Let’s talk talent!
Type the word “talent” and Google will reveal about 3.76 billion results. As one of the most ubiquitous (and overused) terms in the management lexicon, the expression of talent is diverse and multi-faceted and can be identified and discovered in a wide spectrum of people, occupations and professions. The transcriptionist who can type 150+ words per minute (flawlessly), the server who consistently delivers outstanding service (through his smile), the project manager who successfully completes a large complex project (on time and on budget), are all exemplary displays of talent.
What is “Talent”?
Talent is a person’s capacity to achieve near-perfect performance. It is a desired, spontaneous behavior and natural ability, not acquired through effort.
When defined in this manner, it is quite simple to dispel some common misconceptions such as talent is somehow dependent on academic qualifications, class or social background. Organizations have also relied on human capital or KSAs, that is, knowledge, skills and abilities (Becker, 1964), to identify talent and guide their recruitment efforts for a number of decades. The fact is that talent comes in all shapes and sizes and from both privileged and deprived educational backgrounds.
“Talent is not learned. It is inherent to a person.”
— Lee Lohff, Talent Plus Senior Research Consultant
So, how can a candidate, who seems to be so competent for a job, end up failing so spectacularly for that role? Moreover, how can someone, who obviously lacks the necessary skills, knowledge and abilities, succeed? The short answer is potential, that is, the potential to develop, achieve or excel.
As a Leadership Consultant, we work with executive leaders and their teams to develop Talent-Based Organizations® where people can achieve their full potential in terms of performance, engagement and development. As such, we study top-performing leaders to identify and characterize the thought patterns, feelings, attributes and behaviors that set them apart from under-performing leaders. On the question of whether talent can be learned, Lee Lohff, Talent Plus Senior Research Consultant, states “Talent is not learned,” he adds, “it is inherent to a person.”
University of Nebraska Psychology Professor and Talent Plus Research Psychologist, Dr. Calvin Garbin, cites that “talent traits are deeply characterological and not strongly contextual.” In other words, someone that represents top talent on a particular trait like say, focus, will engage and demonstrate that behavior across other areas. The opposite is true for those with a mediocre representation for that same trait which may easily become distracted, appear aloof or procrastinate in their work.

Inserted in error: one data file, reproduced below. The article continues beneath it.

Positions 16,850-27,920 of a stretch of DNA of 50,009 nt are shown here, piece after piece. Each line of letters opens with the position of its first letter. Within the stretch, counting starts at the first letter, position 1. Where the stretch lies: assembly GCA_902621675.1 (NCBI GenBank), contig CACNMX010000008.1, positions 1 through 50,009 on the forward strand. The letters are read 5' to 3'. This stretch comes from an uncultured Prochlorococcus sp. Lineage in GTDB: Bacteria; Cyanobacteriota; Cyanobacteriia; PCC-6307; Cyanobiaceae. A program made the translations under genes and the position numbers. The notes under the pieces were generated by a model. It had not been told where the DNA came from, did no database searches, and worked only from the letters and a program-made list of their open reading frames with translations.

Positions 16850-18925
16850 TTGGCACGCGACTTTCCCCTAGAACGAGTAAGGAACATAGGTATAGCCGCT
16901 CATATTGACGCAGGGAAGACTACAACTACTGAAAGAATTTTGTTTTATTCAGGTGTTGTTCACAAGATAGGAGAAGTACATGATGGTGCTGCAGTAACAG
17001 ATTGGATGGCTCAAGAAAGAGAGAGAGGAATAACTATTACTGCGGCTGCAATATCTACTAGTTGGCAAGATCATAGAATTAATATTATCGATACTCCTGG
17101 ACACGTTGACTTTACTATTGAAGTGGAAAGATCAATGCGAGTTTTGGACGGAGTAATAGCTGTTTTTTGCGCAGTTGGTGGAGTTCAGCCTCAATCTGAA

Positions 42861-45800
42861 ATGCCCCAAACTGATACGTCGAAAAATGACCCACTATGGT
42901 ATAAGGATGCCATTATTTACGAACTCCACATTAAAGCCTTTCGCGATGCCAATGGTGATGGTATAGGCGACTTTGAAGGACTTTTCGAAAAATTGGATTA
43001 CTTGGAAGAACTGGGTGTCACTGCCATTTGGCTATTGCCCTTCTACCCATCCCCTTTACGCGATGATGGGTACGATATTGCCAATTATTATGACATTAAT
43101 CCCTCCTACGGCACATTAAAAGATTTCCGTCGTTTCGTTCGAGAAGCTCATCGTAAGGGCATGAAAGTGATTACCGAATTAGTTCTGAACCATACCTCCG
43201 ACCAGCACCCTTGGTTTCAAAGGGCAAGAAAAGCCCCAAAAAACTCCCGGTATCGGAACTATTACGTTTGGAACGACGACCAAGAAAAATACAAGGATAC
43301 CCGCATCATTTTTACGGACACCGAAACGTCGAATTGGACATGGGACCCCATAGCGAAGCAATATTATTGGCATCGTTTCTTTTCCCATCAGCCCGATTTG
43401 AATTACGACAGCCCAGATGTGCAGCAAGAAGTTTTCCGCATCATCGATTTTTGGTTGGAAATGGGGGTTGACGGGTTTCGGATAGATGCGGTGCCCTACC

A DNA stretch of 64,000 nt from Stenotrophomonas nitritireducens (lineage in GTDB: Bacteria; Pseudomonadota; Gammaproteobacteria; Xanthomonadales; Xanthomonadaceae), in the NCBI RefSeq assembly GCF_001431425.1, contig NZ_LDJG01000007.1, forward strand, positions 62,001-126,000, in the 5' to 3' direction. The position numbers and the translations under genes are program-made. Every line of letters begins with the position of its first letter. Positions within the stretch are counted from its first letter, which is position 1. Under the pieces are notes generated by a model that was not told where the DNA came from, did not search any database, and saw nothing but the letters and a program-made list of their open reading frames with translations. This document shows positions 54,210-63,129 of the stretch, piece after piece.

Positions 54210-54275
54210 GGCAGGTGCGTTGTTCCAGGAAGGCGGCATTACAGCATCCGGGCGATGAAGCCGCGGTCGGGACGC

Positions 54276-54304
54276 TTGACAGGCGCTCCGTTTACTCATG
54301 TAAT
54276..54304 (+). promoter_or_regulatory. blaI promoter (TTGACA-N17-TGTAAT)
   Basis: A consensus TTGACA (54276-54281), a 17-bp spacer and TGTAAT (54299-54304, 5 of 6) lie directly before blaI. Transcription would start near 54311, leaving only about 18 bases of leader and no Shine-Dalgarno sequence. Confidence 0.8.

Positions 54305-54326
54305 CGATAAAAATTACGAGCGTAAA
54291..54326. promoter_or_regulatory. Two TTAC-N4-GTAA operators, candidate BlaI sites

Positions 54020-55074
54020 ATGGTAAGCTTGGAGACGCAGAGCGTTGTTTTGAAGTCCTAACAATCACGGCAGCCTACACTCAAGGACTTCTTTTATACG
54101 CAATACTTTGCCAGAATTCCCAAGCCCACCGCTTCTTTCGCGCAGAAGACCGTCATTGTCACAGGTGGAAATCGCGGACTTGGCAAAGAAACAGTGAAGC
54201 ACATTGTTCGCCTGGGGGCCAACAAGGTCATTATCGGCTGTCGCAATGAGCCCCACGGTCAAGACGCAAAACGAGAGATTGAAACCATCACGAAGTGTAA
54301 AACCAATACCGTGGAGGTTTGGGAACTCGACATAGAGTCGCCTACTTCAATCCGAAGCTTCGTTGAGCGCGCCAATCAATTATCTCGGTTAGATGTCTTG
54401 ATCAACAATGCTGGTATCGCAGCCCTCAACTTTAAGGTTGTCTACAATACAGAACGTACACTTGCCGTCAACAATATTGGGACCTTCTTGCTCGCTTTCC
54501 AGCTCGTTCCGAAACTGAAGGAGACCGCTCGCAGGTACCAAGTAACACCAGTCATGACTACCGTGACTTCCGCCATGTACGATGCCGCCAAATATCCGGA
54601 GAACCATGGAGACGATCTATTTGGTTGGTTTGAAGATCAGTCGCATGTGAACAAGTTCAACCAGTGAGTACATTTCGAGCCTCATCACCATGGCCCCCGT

Talent’s Impact on the Bottom Line
It is no accident that our clients have been able to sustain their competitive advantage in their respective markets due to their dogged determination to recruit top talent and invest in their people. What they have learned, and what other firms have yet to comprehend, is that hiring talent has a significant impact to the bottom line. But this is nothing new and there is no theoretical or conceptual framework to consider here. It was, after all, almost 100 years ago that Bingham and Freyd (1926) told us that:
The successful employee… does more work, does it better, with less supervision, with less interruption through absence… He makes fewer mistakes, and has fewer accidents… He accordingly learns more quickly, is promoted more rapidly, and stays with the company.
We know every person has talent. Can you imagine, in the words of Dr. William E. Hall’s dream, “What would the world be like if everybody did what they were good at and enjoyed?”
Becker, G. (1964). Human capital. Columbia Free Press.
Bingham, W. V. D., & Freyd, M. (1926). Procedures in Employment Psychology: A Manual Developing Scientific Methods of Vocational Selection. AW Shaw Company.
Carlos Linares, MBA is a Leadership Consultant where his role is to share Talent Plus ® strengths-based principles and solutions to assist our client partners on their journey to becoming a Talent-Based Organization ®.
“Through establishing indispensable relationships with customers, I ensure they are well cared for and deliver solutions and services through The Science of Talent ®.” – Carlos Linares
Talents: Intelligence, Individualized Approach, Focus, Conceptualization and Growth Orientation